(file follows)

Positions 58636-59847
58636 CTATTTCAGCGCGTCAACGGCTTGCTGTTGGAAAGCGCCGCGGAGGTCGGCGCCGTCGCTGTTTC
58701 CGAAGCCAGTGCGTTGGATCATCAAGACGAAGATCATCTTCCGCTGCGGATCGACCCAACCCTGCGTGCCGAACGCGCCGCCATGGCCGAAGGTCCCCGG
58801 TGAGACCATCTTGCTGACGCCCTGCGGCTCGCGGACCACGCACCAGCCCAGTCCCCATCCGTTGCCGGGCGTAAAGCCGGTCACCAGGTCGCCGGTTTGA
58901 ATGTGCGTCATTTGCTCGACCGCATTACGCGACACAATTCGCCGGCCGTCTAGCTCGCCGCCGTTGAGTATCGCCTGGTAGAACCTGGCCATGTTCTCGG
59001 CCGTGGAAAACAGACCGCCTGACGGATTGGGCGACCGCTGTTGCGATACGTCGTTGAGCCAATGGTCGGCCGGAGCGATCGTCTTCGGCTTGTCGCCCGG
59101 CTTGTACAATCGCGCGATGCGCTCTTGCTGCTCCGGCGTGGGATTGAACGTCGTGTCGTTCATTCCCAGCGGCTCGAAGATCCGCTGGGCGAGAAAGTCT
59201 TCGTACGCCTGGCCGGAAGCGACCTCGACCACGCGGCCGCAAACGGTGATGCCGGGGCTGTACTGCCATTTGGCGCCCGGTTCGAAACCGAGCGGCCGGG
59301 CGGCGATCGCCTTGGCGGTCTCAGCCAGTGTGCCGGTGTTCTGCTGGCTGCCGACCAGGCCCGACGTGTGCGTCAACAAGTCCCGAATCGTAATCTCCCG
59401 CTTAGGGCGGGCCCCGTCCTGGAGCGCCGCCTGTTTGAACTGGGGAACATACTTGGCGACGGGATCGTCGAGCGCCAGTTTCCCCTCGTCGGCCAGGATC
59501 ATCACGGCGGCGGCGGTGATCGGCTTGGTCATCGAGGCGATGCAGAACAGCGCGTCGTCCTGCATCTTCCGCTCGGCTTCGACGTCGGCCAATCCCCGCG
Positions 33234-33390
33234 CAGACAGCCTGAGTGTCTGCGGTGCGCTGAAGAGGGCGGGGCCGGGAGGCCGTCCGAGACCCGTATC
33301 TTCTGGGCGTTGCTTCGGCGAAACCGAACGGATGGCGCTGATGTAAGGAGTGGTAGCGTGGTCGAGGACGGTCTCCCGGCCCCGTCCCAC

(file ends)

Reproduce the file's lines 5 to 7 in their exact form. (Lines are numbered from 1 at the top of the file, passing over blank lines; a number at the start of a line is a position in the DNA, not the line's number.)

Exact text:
58901 ATGTGCGTCATTTGCTCGACCGCATTACGCGACACAATTCGCCGGCCGTCTAGCTCGCCGCCGTTGAGTATCGCCTGGTAGAACCTGGCCATGTTCTCGG
59001 CCGTGGAAAACAGACCGCCTGACGGATTGGGCGACCGCTGTTGCGATACGTCGTTGAGCCAATGGTCGGCCGGAGCGATCGTCTTCGGCTTGTCGCCCGG
59101 CTTGTACAATCGCGCGATGCGCTCTTGCTGCTCCGGCGTGGGATTGAACGTCGTGTCGTTCATTCCCAGCGGCTCGAAGATCCGCTGGGCGAGAAAGTCT